Colon Cancer: Don’t Miss Your Screening
Sunday, March 25, 2012
By Karla Robinson, MD
 
With the recent passing of Dr. Malinda Sapp, wife of gospel artist Marvin Sapp, it is important that we take pause to discuss colon cancer in our community.  Colon cancer is the third most common cancer in both men and women, and is the second leading cause of cancer-related deaths in the U.S.  More than 60% of colon cancer deaths could be avoided with regular screenings. Screening is important because it can lead to finding precancerous growths (polyps) in the colon so that they can be removed before becoming cancerous.
 
The American Cancer Society reports that the death rates from colon cancer for African Americans are higher than any other ethnic groups.  The diagnosis is typically made at more advanced stages when treatment and curative rates are lowest.  In fact, colon cancer is most often diagnosed after it has metastasized or spread to other parts of the body.  When detected at its early, localized stages, colon cancer has an 84% survival rate.  Unfortunately, only 33% of colon cancers in African Americans are diagnosed at the early stages.
 
Who should be screened? EVERYONE over age 50.
 
Due to the increasing diagnosis of colon cancer at ages much younger than 50 years in the African American community, as in the case of Dr. Malinda Sapp, the American College of Gastroenterology recently changed its screening recommendations.  They now recommend screening at age 50 for the average risk individual, but at age 45 for African Americans.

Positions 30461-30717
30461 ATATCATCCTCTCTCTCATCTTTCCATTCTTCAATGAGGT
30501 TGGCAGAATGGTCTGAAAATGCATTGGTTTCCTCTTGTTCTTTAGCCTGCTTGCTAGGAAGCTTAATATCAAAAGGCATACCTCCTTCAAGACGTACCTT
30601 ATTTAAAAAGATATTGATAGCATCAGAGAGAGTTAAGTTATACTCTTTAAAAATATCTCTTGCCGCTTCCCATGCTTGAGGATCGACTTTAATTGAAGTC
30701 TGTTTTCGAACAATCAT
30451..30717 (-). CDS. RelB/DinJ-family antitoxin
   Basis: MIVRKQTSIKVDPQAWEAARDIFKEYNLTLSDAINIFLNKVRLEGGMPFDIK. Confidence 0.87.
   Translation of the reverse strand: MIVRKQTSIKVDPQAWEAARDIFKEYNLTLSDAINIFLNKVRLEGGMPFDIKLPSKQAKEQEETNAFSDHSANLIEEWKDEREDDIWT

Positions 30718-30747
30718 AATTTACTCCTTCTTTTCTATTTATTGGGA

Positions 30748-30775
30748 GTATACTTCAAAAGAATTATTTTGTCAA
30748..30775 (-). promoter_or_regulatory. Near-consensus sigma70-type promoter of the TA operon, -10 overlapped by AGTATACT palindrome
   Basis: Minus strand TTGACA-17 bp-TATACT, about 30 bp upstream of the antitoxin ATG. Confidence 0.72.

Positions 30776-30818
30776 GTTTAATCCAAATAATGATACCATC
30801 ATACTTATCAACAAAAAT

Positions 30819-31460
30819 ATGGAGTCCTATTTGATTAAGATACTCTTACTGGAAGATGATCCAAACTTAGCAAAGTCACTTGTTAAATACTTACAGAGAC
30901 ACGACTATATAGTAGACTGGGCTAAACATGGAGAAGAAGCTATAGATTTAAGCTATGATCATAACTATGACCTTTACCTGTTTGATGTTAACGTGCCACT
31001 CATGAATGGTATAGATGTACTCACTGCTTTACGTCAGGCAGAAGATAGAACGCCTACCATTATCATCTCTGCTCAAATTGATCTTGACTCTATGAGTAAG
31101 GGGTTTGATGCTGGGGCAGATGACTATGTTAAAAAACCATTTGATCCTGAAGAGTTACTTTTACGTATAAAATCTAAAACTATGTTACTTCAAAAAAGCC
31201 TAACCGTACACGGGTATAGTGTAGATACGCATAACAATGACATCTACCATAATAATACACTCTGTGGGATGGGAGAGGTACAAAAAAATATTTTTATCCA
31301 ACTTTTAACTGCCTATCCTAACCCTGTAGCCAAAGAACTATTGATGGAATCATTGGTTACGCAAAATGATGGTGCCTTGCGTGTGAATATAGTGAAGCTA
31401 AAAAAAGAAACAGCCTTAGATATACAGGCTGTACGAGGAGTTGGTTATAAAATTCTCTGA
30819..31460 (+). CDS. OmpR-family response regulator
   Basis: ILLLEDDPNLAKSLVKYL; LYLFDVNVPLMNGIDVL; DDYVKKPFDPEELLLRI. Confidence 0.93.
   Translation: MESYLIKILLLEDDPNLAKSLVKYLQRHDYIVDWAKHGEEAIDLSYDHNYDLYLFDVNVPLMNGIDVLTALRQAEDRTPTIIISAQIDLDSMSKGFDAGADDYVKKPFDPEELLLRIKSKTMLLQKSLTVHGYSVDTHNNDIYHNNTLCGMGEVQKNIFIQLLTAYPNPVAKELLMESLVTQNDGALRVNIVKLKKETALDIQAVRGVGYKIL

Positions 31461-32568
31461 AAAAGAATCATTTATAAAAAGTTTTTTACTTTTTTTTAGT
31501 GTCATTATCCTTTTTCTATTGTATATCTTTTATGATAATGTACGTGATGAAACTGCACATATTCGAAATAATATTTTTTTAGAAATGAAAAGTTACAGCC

There are some risk factors which require more frequent screening or screening beginning at an even earlier age.  These include: (1) a personal or family history of colon cancer or polyps, (2) inflammatory bowel disease, i.e. Crohn’s disease, or Ulcerative Colitis. If you are in these high risk groups, contact your doctor regarding an appropriate screening timeline for you.
 
There are some lifestyle factors which may also contribute to a higher risk of developing colon cancer. These include: (1) lack of regular exercise, (2) low fiber, high-fat diet
(3) being overweight, (4) alcohol use, and (5) tobacco use.  These are definitely factors that are modifiable.  We need to do our part to make sure we are living the healthiest life.
 
 
What are the screening tests? There are several methods of screening. These depend on your individual medical history and risk factors. Please discuss which tests are most appropriate for you with your doctor.
 
(1)    Fecal Occult Blood Test: Checks for small amounts of blood which may not be visible in three consecutive stools. This is usually done at home with cards given to you at your doctor’s office and should be done yearly.
(2)    Flexible Sigmoidoscopy: A flexible lighted tube inspects the inside of the rectum and a small portion of the colon. This should be performed every five years.
(3)    Barium Enema:  A series of x-rays of the colon and rectum after the patient is given an enema with barium dye. This should be performed every five years.
(4)    Colonoscopy:  A flexible lighted tube inspecting the inside of the rectum and the entire colon. This should be performed every 7-10 years.  Biopsies can be performed and polyps can be removed during the procedure. This procedure can also be used as follow-up diagnostic testing if any of the above screening tests are positive.
 
At the end of the day, you have to know your body.
Our community has alarmingly high rates of colon cancer diagnoses in the 40-45 year old age group.  This is the group that would not have been recommended for screening. We need to take the time to notice any unusual symptoms, and investigate them.  It is also important to know your family history.
 
What are the symptoms? If you have ever or are currently experiencing any of these symptoms listed below, please speak with your doctor for a proper medical evaluation.
 
(1)   Blood in the stool
(2)   Sudden change in bowel habits
(3)   Stools that have changed shape or are narrower than usual
(4)   Unexplained weight loss
(5)   Feeling of an urge to have a bowel movement, when there is no need to have one
 
 
If you are 45 years of age or older and have never been screened for colon cancer, please contact your doctor today!
 
Source:
 
This was printed in the March 25, 2012 - April 7, 2012 Edition
 

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